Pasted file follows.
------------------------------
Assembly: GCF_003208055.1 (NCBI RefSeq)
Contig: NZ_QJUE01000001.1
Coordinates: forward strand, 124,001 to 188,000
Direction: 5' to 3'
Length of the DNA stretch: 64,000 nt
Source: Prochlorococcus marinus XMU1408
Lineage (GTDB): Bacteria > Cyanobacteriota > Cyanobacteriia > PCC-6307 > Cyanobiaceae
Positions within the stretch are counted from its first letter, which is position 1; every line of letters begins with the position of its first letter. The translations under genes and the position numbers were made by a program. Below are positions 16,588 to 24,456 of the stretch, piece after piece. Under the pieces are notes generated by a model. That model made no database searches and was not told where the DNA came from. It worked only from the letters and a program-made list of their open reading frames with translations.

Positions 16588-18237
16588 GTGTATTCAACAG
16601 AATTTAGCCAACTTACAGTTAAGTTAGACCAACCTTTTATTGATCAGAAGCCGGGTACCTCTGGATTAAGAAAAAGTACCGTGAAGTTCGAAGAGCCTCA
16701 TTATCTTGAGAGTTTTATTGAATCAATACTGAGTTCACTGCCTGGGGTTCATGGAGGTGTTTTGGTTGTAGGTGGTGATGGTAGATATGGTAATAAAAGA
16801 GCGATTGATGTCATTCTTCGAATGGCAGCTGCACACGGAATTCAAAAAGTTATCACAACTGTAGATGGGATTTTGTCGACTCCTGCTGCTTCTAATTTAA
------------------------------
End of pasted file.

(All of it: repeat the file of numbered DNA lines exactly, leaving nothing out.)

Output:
Assembly: GCF_003208055.1 (NCBI RefSeq)
Contig: NZ_QJUE01000001.1
Coordinates: forward strand, 124,001 to 188,000
Direction: 5' to 3'
Length of the DNA stretch: 64,000 nt
Source: Prochlorococcus marinus XMU1408
Lineage (GTDB): Bacteria > Cyanobacteriota > Cyanobacteriia > PCC-6307 > Cyanobiaceae
Positions within the stretch are counted from its first letter, which is position 1; every line of letters begins with the position of its first letter. The translations under genes and the position numbers were made by a program. Below are positions 16,588 to 24,456 of the stretch, piece after piece. Under the pieces are notes generated by a model. That model made no database searches and was not told where the DNA came from. It worked only from the letters and a program-made list of their open reading frames with translations.

Positions 16588-18237
16588 GTGTATTCAACAG
16601 AATTTAGCCAACTTACAGTTAAGTTAGACCAACCTTTTATTGATCAGAAGCCGGGTACCTCTGGATTAAGAAAAAGTACCGTGAAGTTCGAAGAGCCTCA
16701 TTATCTTGAGAGTTTTATTGAATCAATACTGAGTTCACTGCCTGGGGTTCATGGAGGTGTTTTGGTTGTAGGTGGTGATGGTAGATATGGTAATAAAAGA
16801 GCGATTGATGTCATTCTTCGAATGGCAGCTGCACACGGAATTCAAAAAGTTATCACAACTGTAGATGGGATTTTGTCGACTCCTGCTGCTTCTAATTTAA